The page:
• On Sept 22-23, a 2nd EU Edition 2016 was held in Brussels with the participation of an amazing set of speakers, including the CIO of Austria, the Vice-Chair of the EU Parliament LIBE Committee, the Head of R&D of the Italian Banking Association, the Head of R&D of the France Nuclear Agency.

A Primer on the Challenges

 

After Snowden and recent notable breachs, it has become clear that the presence of remotely exploitable vulnerabilities in such systems – and their wide-spread access to malicious actors – are originated primarily by a relatively very low of level engineering and verification relative to system complexity, but also by the huge investment of powerful states to create, purchase and discover such vulnerabilities – from fabrication to standard setting – in order to ensure access to every internet connected device to pursue non-localizaeble suspects, according to due legal process.

Can the paradigm “Trust but verify” still be a sufficient when the bribery, threatening or identity theft of a single person (rarely 2), in key role in the lifecyle of a single critical component or process, can enable concurrent compromisation of every instance of a given critical IT system, including communication, state surveillance, or autonoumous moveable devices?  Should the paradigm rather be “Trust or verify”, by deepening and extending oversight all the way to CPU designs and fabrication oversight? But how can that be made economical for wide spread adoption and compatible with feature and performance needs?

We are told daily by nearly all privacy experts and government officials that we must to choose between meaningful personal privacy and enabling lawfully authorized cyber-investigationsBut both are essential to democracy and freedom. What if it was not a choice of “either or”, a zero-sum game, but instead primarily a “both or neither” challenge, yet to be proven unfeasible

What if safe and freedom were not an “either or” choice, but a “both or neither” challenge?
A challenge that we can tackle simply by applying completely and thorougly widely shared principals of accountability, transparency, oversight and extreme verification relative to complexity, to all and every critical component and process in the entire lifecycle?

   Are key assets and capabilities of nations’ law enforcement, defense and intelligence themselves highly vulnerable to attackers – foreign, domestic and internal – due to the lack of sufficiently comprehensive, translucent and accountable socio-technical standards, such as in IT facility access, device fabrication or assembly? How vulnerable are AI-driven autonomous IT systems, moveable and not, to attacks via their critical socio-technical low-level subsystems?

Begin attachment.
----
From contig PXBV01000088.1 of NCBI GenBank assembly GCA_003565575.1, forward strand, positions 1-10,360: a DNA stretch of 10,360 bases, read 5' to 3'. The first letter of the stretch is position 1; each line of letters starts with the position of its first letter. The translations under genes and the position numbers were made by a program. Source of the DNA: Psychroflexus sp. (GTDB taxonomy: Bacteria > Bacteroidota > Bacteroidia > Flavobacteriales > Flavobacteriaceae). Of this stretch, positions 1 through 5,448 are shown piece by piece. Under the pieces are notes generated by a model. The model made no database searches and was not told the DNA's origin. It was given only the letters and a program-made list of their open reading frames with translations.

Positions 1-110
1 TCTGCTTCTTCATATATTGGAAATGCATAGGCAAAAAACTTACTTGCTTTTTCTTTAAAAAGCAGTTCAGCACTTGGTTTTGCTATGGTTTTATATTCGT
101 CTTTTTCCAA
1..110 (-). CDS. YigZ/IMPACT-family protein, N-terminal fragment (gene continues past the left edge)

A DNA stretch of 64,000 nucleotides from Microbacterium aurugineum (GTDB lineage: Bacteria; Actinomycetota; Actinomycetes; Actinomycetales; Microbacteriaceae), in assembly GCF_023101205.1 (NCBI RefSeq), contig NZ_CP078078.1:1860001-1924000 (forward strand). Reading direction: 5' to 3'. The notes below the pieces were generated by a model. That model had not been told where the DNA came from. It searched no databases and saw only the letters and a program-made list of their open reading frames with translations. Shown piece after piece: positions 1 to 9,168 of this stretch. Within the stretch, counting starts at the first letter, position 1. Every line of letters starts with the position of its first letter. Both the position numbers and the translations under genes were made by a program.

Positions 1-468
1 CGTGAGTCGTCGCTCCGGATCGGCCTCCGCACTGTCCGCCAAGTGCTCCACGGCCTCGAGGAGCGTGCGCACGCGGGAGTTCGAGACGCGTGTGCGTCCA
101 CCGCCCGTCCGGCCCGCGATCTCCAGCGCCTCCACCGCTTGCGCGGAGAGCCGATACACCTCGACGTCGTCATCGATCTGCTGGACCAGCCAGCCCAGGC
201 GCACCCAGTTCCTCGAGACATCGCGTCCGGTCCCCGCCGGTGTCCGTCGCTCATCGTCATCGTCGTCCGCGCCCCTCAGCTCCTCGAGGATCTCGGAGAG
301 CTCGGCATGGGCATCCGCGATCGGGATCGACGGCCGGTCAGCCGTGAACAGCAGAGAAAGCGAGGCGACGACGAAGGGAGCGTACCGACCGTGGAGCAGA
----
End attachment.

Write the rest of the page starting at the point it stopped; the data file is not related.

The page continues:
What if the extreme and comprehensive safeguards – technological and prganizational, that we need to achieve such levels of trustworthiness (i.e. assurance) are mostly the same that would allow ICT providers to compliance mechanisms to lawful access requests, voluntarily (i.e. in addition to what’s required by selected jurisdictions), without significantly increasing risks for the privacy of users nor for public safety?

For more details on the context, see our Challenges Backgrounder.

Footnotes

*   “High-assurance” is a term in the field of IT security and privacy reserved to those IT systems, devices, components, life-cycles, supply chains that provide the highest level of confidentiality, integrity and/or availability, often aimed at niche sub-markets but at times to mass-markets. But recent revelation have clearly proven their inadequacy, hence the need to create a new term ultra-high assurance IT.

[1] Is it feasible to provide citizens with affordable and user-friendly ICT with levels of trustworthiness that are meaningfully-abiding to the UN and EU Charter of Fundamental Rights, as a supplement to their every-day computing devices? If so, how? What scale of investments, standards, standard setting and certifications processes are needed? 

[2] Can providers of ultra-high assurance ICT devise compliance mechanisms to lawful access requests, voluntarily (i.e. in addition to what’s required by selected jurisdictions), without significantly increasing risks for the privacy of users nor for public safety? If so, how? What are the core paradigms of such certification processes? What are the legal constraints in EU and US?

[3] What is the potential of the application of ultra-high assurance IT paradigms and technologies – applied to critical client and server endpoints – to complement blockchain technologies to radically improve the confidentiality and integrity of financial transaction? What is their wider economic potential for startup and silicon manufacturing in the Valley?